• Worst Loss: Even though Wake Forest’s dismal effort in a home blowout to Syracuse technically may be the worst performance, we instead will go with the squad that suffered the most heartbreaking defeat, mainly because of what it may mean for that team’s confidence going forward. The team in question is Georgia Tech, who suffered a total meltdown at home against Virginia Tech. In our last weekend recap, we lauded Brian Gregory’s team for finally getting over the hump in winning a close league game. Well, the praise may have been a bit premature. The end of Saturday’s game in Atlanta played out exactly like many of the Yellow Jackets’ league games did a year ago, as the Jackets blew a 10-point lead over the last 4:14 of the game. In its final 12 possessions, Georgia Tech had more turnovers (4) than points (3). It certainly didn’t help that Adam Smith, the Jackets’ main outside threat, only made one three-pointer in seven tries from deep.
Notre Dame's Bonzie Colson punished Duke with 31 points in the Irish's big road win. (Mark Dolejs/USA TODAY Sports)

Notre Dame’s Bonzie Colson punished Duke with 31 points in the Irish’s big road win.
(Mark Dolejs/USA TODAY Sports)

  • Most Outstanding Player: Notre Dame’s Mike Brey has many weapons at his disposal, and that includes sophomore Bonzie Colson, who apparently loves to play against Duke. Colson helped the Irish defeat the Blue Devils in last season’s ACC Tournament semifinals with a then career-best 17 points. He nearly doubled that output on Saturday afternoon, finishing with 31 points and 11 rebounds (eight offensive) to lead the Irish to their fourth win over Duke in five meetings as ACC members. Colson scored in a variety of ways: post moves, putbacks, free throws (5-5) and even from deep (2-3 on threes). Afterwards, Brey commented on his play, “He gets pretty fired up when he does play them. Bonzie’s a big game guy. He loves a big game, and I thought he helped his teammates get confident.” Colson did not start the contest but logged 33 minutes as Brey recognized early on that the burly forward was a huge matchup problem for the Blue Devils’ thin frontcourt.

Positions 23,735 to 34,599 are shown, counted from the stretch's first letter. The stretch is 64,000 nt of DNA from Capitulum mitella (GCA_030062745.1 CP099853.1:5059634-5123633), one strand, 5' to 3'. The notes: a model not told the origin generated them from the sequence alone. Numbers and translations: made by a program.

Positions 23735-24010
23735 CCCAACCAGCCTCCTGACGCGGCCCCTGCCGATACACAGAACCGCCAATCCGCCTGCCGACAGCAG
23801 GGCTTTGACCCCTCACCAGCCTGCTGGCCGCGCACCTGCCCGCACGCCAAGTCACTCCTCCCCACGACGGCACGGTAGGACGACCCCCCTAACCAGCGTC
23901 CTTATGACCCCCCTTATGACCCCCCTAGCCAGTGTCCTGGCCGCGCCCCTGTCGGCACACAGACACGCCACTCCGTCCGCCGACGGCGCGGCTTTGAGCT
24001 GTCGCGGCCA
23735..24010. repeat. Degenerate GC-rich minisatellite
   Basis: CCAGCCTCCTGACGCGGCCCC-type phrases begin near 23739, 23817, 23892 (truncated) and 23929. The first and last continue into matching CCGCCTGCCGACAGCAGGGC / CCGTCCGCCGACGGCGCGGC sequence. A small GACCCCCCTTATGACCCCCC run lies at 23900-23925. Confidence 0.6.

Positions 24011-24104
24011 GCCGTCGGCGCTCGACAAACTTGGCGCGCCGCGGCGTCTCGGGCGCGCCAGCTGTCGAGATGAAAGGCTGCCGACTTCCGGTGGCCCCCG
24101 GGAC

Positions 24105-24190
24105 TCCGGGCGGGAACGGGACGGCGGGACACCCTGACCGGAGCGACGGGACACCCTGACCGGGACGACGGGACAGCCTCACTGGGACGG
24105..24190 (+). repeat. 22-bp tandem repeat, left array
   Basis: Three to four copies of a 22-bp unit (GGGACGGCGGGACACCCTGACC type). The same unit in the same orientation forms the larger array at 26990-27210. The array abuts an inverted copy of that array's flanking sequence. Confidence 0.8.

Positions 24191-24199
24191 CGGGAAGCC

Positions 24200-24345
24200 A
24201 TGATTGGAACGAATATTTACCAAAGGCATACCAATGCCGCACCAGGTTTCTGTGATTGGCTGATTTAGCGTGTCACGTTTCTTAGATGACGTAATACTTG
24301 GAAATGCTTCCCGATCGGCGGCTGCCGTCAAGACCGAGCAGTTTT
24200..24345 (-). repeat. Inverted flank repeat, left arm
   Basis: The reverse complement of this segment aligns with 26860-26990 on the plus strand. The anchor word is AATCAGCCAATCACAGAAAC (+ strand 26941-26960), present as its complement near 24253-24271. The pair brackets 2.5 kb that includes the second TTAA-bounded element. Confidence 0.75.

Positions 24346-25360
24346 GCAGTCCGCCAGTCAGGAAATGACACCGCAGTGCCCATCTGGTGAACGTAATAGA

• Unsung Heroes: With North Carolina’s top three scorers struggling against NC State, Roy Williams needed someone else to step up. That someone turned out to be Kennedy Meeks, who scored 25 points, grabbed six boards and blocked three shots to help the Tar Heels pull away from their rival. In only his second game back from a knee injury, Meeks had his highest point total since he tallied 25 in the season opener. Syracuse has not been a balanced team this year, having been carried by its backcourt to this point. But in Saturday’s rout of Wake Forest, junior forward Tyler Roberson delivered a dose of frontcourt production with 16 points and 13 rebounds. That makes four consecutive double figure scoring games for Roberson, who also helped the Orange’s defense Saturday with three steals. Pittsburgh’s Cameron Johnson only played 15 minutes in the Panthers’ win over Boston College, but he maximized that time with 20 points on an efficient seven of ten shooting performance. The redshirt freshman wing flashed a nice touch from deep, making four of his seven long-range attempts. He is now shooting 42.4 percent for the season from three-point range.
  • Most Efficient Offense/Least Efficient Defense: With Notre Dame visiting Duke in a game featuring two of the top four offenses in the country, we expected a shootout. Boy did we ever get one. Rare are games in which both teams score at a rate higher than 1.30 points per possession, but that’s what happened in Cameron Indoor on Saturday. The Irish prevailed with an offense that posted 1.36 points per possession in the exciting 95-91 win. That’s the most points per possession allowed by Duke to an ACC foe at home in the 15-year KenPom era. As one might expect in a performance that efficient, Notre Dame was outstanding in multiple offensive areas. They made 51.8 percent of their two-point attempts; hit 43.8 percent from three-point range; converted 80 percent from the foul line; grabbed 16 offensive rebounds, and only gave the ball away six times. It took every bit of that efficiency to hold off a Duke team that made half of their 24 three-point attempts.